David A. Taylor‘s Soul of a People: The WPA Writers’ Project Uncovers Depression America is an excellent study of the personalities behind the Federal Writers’ Project, which attracted a host of writers to work on guidebooks, oral histories, and folklore collections during the Depression. Some of the participants later became very well-known—among those who worked for the FWP in some capacity were Nelson Algren, Zora Neale Hurston, Eudora Welty, Jim Thompson, John Cheever, and Richard Wright—but as the book makes clear, doing government work left many of the writers feeling conflicted, and the project was consistently under scrutiny by Congress for potentially harboring Communists, a hint of the McCarthy hearings that would come years later.

Taylor, who’s also a fine fiction writer, is working on a documentary related to the WPA book; the American Library Association is sponsoring a related project for libraries around the country as well. For more on the book, see Taylor’s Web site and the lengthy interview he recently conducted with George Mason University’s Art Taylor for his Art & Literature blog.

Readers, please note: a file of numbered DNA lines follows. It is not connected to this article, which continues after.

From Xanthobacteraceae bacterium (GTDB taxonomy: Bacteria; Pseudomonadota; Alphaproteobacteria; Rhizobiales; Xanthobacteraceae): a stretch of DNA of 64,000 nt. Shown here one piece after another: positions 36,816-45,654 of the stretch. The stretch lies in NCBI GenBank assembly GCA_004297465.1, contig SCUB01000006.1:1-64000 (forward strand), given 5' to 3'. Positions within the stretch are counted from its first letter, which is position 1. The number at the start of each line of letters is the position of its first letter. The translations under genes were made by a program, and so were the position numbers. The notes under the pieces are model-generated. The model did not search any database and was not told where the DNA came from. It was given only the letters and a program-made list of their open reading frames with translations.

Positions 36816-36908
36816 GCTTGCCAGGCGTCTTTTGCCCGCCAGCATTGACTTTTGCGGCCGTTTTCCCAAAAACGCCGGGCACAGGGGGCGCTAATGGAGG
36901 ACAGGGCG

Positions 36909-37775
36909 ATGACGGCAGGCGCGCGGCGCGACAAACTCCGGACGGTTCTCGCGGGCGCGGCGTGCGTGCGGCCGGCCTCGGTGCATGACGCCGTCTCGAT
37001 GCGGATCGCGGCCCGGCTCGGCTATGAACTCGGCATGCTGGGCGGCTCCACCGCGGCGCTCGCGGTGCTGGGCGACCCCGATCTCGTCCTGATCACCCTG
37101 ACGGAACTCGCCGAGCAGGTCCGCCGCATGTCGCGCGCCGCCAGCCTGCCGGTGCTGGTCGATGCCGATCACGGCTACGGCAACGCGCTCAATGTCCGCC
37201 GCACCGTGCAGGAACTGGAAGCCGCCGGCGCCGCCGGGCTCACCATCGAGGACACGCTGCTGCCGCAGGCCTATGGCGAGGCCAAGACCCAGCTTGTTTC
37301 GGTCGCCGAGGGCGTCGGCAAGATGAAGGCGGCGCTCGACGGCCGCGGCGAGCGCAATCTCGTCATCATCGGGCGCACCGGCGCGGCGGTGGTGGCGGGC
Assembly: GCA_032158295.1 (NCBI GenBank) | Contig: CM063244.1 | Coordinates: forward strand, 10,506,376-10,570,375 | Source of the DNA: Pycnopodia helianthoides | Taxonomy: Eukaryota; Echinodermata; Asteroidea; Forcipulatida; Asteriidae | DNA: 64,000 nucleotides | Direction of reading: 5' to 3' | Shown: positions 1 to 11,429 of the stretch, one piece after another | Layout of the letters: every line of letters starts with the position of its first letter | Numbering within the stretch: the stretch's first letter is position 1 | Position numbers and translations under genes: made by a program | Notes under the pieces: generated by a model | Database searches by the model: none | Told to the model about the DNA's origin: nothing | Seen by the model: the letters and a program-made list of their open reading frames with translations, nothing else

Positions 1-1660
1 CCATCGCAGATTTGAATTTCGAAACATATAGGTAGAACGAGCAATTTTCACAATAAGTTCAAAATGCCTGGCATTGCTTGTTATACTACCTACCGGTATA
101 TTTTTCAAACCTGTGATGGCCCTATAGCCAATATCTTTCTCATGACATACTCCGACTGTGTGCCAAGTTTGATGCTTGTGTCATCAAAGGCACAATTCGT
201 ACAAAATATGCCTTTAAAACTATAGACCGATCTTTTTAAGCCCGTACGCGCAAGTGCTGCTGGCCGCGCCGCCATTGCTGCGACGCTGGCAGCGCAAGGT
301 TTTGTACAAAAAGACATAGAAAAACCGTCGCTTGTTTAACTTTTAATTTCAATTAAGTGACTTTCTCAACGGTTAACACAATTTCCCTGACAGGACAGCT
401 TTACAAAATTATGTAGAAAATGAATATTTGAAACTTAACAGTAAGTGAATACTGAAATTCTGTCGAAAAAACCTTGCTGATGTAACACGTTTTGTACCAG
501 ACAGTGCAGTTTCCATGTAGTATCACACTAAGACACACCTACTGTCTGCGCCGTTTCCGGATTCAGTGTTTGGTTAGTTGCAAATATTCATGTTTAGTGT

If you’re in D.C., David A. Taylor will speak about the book on Tuesday, April 28, at 3 p.m. at the Library of Congress. He answered a few questions about the book via e-mail.

The book concentrates on a handful of states where FWP projects pulled in some well-known writers—John Cheever contributed to the New York WPA guide, Zora Neale Hurston to Florida’s, Nelson Algren and Richard Wright to Illinois’. Were there any less-well-known states (or writers) that you wish you had more time and space to spotlight?

It’s true that the stories of the later-famous writers form the book’s core but most of the characters are intriguing lesser-knowns: Anzia Yezierska, a 1920s screenwriter and “Cinderella of the Tenements” who captured the weirdness of the FWP experience in New York; Rudolph Umland, the hobo editor of the Nebraska WPA guide; Lyle Saxon, the New Orleans novelist who lived and breathed the city for the WPA while he drank himself to death; and Hilda Polacheck, who documented Chicago history in personal stories, including survivors of the Great Fire of 1871. Polacheck, like some of the others, left a memoir and I interviewed her daughter Dena. With others I wasn’t so lucky and the trail went cold.